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Globalization's greatest triumph: the death of extreme poverty

Globalization's greatest triumph: the death of extreme poverty
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It is the greatest story of our time, and it’s one few have heard of. Mankind is defeating extreme poverty.

The World Bank has just released its latest numbers, and according to them, the proportion of the world population in extreme poverty, i.e. who consume less than $1.90 a day, adjusted for local prices, declined from 36 percent in 1990 to 10 percent in 2015.

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Even though world population increased by more than two billion people, the number of extremely poor was reduced by almost 1.2 billion. It means that in the now much-despised era of globalization, almost 130,000 people rose out of poverty every day.

Every one of those 130,000 represents another individual who get closer to a decent life with basic education, access to health care and opportunities in life. This is the greatest achievement in human history.

At the Millennium Summit of the United Nations in 2000, the world’s countries set the goal of halving the 1990 incidence of extreme poverty by 2015. This was met more than five years ahead of deadline.

Progress has been fastest in Asia. In East Asia, extreme poverty was reduced from 62 to 2 percent and in South Asia from 47 to 12 percent. But other regions have also seen progress.

In Latin America, poverty was reduced from 14 to 4 percent. The laggard is Sub-Saharan Africa, but even there, extreme poverty has been reduced, from 54 to 41 percent.

That is higher than anywhere else in the world, but it means that extreme poverty is now more rare in Africa than it was in the world’s richest countries at the dawn of the industrial revolution.

It is fascinating that this progress takes place just as many in the West are starting to doubt free trade and global capitalism.

Because this poverty reduction happened in the countries that started liberating their markets and began to integrate into the global economy, like China in the early 1980s and in India and Vietnam in the early 1990s.

As the Indian economist Gurcharan Das says about his country’s progress in the documentary, "India Awakes": “The principles that brought so much prosperity and freedom to the West are being affirmed in a country that is in the East."

Multinational institutions are good at producing seminars and elaborate plans about how to create some kind of mythological “pro-poor growth." But the best way of making growth pro-poor is to make growth high and keep it high.

A study of 121 countries over four decades by economists David Dollar, Tatjana Kleineberg and Aart Kraay showed that most of the cross-country variation in growth in incomes of the poor is due to growth in average incomes, not changes in distribution.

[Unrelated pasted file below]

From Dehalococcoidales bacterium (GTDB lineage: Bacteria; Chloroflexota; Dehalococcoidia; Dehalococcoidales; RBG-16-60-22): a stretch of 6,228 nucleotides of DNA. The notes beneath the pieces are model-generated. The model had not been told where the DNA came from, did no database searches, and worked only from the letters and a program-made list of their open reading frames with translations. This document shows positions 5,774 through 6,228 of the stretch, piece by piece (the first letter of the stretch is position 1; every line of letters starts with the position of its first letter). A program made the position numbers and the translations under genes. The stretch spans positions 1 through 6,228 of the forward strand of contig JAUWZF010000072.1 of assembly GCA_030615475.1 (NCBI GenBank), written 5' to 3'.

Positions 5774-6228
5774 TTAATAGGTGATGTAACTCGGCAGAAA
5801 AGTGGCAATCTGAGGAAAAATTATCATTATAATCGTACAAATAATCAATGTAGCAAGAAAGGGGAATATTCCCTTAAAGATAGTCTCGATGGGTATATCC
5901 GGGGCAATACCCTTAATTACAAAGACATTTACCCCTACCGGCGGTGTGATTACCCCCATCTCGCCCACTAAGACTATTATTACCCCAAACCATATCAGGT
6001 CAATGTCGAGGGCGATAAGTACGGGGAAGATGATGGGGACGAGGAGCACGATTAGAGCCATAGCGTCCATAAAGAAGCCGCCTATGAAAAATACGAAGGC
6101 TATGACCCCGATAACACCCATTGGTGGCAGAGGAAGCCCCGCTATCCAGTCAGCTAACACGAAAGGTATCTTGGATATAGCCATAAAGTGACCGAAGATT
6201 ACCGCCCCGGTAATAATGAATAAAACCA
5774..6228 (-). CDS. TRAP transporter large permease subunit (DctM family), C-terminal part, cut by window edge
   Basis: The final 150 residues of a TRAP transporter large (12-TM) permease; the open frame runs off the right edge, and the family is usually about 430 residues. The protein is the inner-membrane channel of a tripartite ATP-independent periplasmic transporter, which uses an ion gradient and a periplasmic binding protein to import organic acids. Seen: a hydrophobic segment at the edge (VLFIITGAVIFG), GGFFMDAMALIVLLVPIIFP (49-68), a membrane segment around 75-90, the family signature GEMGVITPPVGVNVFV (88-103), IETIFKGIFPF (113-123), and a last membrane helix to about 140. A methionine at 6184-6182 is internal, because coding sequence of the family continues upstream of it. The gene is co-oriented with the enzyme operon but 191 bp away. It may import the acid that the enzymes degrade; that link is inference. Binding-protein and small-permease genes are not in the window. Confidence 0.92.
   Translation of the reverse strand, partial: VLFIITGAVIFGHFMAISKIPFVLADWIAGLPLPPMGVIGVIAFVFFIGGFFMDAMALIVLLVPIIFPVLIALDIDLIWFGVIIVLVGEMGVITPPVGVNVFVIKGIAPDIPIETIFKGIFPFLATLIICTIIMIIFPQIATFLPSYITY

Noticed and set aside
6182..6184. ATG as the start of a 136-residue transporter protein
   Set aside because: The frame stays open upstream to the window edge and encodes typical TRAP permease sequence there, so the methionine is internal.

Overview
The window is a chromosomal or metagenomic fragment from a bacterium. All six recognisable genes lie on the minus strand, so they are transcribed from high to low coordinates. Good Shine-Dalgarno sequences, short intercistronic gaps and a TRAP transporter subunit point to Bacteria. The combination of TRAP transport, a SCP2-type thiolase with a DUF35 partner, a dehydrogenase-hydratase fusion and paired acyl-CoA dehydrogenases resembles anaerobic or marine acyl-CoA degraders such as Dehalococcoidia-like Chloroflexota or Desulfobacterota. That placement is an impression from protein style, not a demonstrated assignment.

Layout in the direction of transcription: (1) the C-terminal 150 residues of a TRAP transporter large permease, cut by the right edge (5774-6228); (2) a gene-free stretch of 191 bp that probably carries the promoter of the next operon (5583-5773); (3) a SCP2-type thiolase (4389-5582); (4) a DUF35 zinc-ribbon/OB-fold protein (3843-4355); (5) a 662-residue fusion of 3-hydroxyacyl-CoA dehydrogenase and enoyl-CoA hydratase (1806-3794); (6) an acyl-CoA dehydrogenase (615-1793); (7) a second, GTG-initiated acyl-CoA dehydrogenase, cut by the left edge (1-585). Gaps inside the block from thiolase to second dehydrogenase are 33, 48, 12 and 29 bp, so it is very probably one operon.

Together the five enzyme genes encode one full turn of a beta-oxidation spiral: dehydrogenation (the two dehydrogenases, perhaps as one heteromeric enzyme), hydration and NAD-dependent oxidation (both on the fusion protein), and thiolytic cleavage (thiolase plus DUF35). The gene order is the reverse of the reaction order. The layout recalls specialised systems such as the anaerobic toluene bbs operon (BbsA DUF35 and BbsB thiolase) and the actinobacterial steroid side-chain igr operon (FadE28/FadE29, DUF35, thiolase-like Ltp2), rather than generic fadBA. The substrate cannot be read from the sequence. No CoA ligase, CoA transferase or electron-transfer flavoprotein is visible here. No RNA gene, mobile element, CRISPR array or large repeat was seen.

Just at the moment that both the left and the right give up on global capitalism, it is celebrating its largest accomplishment. One of the reasons so many despair is that they don’t know about this development.

When Americans were asked what had happened to global poverty the last 20 years, only 5 percent answered that it had halved; 66 percent thought it had doubled.

Another reason is that many believe in the myth of the zero-sum game: For someone to win, someone else has to lose, and so they think they are the ones who will have to pay if China or Mexico prospers.

But that does not apply to a free market where no deal ever takes place unless both parties think it will make them better off and where trade and specialization helps to increase the size of the global pie.

But this is a particularly dismal time for the U.S. to give up on globalization and start trade wars. According to an estimate from the Brookings Institution, the global middle class grew by 2.3 billion during these 25 years.

That’s another 2.3 billion who are soon consuming what Western middle classes consume and Western companies produce — fashionable brands, modern transportation, home electronics, medical drugs, entertainment and financial services.

That giant sucking sound we could soon be hearing is from billions of people in the South and the East, importing whatever goods and services our companies produce. Fortune favors the brave. Protectionism ruins it for everybody.

Johan Norberg is a senior fellow at the Cato Institute and a writer who focuses on globalization, entrepreneurship and individual liberty. He is the author of, "Progress: Ten Reasons to Look Forward to the Future."